18. Grif May 9th, 2017 8:25 pm

    Hail Lou! Was wondering if you or any fellow Vapor Svelte owners out there had any recommendations for my loose binding issue. Been doing a lot of touring this season & last weekend noticed the toe piece on one of my G3 Ions was loose. My battle buddy’s screwdriver got me through the day. Originally mounted with roo glue. Looking for options / recommendations before committing to 2 stage epoxy.

  19. Lou Dawson 2 May 10th, 2017 8:39 am

    Sounds like the bindings were not correctly mounted. If the holes are not stripped, simply re-mount using epoxy. What’s the big deal with epoxy? Lou

  20. Jim Milstein October 19th, 2018 11:52 am

    Soon to mount a pair of Sveltes and I want advice on where. In this thread Lou says boot center on zero is good but prefers -2cm for powder. Any further comments?

    As it is, the recommended positions on the skis’ graphics look very far back. I suppose that’s why Lou feels like cutting the tips off his Sveltes. On the plus, uphill kick turns should be easier!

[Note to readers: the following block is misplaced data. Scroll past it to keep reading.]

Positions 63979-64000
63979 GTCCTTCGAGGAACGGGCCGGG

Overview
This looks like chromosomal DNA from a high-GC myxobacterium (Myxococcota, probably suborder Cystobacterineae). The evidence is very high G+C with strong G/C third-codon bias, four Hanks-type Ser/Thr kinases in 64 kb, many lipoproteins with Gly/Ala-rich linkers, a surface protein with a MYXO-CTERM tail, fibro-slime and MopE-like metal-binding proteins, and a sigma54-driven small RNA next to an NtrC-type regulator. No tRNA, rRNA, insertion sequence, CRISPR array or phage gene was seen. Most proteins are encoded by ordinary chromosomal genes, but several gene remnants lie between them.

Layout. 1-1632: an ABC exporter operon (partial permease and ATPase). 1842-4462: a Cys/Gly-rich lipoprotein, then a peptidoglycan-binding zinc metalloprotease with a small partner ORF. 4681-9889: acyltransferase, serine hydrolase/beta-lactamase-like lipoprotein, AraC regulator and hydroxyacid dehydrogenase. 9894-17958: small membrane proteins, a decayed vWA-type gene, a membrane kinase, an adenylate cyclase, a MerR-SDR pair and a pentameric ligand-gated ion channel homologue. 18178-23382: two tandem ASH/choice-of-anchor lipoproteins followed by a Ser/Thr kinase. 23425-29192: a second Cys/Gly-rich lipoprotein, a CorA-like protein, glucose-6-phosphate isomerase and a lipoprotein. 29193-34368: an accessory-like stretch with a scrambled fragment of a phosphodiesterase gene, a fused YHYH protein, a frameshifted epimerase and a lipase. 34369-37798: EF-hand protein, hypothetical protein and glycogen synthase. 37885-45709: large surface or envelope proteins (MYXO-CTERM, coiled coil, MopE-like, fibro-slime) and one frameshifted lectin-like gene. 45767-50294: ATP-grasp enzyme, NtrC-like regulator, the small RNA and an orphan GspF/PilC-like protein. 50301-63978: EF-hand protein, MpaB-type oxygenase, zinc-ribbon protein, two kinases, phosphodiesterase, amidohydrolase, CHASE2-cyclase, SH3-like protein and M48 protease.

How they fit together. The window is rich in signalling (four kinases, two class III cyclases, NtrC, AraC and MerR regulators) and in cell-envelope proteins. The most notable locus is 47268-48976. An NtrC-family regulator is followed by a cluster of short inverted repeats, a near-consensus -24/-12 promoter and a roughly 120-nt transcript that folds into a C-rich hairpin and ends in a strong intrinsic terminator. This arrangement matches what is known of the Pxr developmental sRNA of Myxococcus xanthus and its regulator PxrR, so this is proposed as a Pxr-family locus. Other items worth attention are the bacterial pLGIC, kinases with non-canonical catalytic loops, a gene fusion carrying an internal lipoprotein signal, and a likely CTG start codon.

21. Jim Milstein October 20th, 2018 9:33 pm

    ATK Trofeos arrived this morning and are now mounted at boot center zero on the Sveltes. Very light combo. 1220g for 168cm ski and binding. The Trofeos are pretty. The toe jaws belie the prettiness though and slam shut definitively. Indoors, entry is very easy. Hoping to find out more real soon. Next storm arrives in a couple of days, they say.

  22. TSB October 22nd, 2018 1:38 pm

    Jim, thanks for the update… I just dropped some coin on a pair of once-drilled Svelte’s and so I’m scouring Wild Snow for tips on mounting. Can I ask what made you go for boot center on the mount despite Lou’s lamentations of the extra tip length? And, what is your boot of choice? THanks!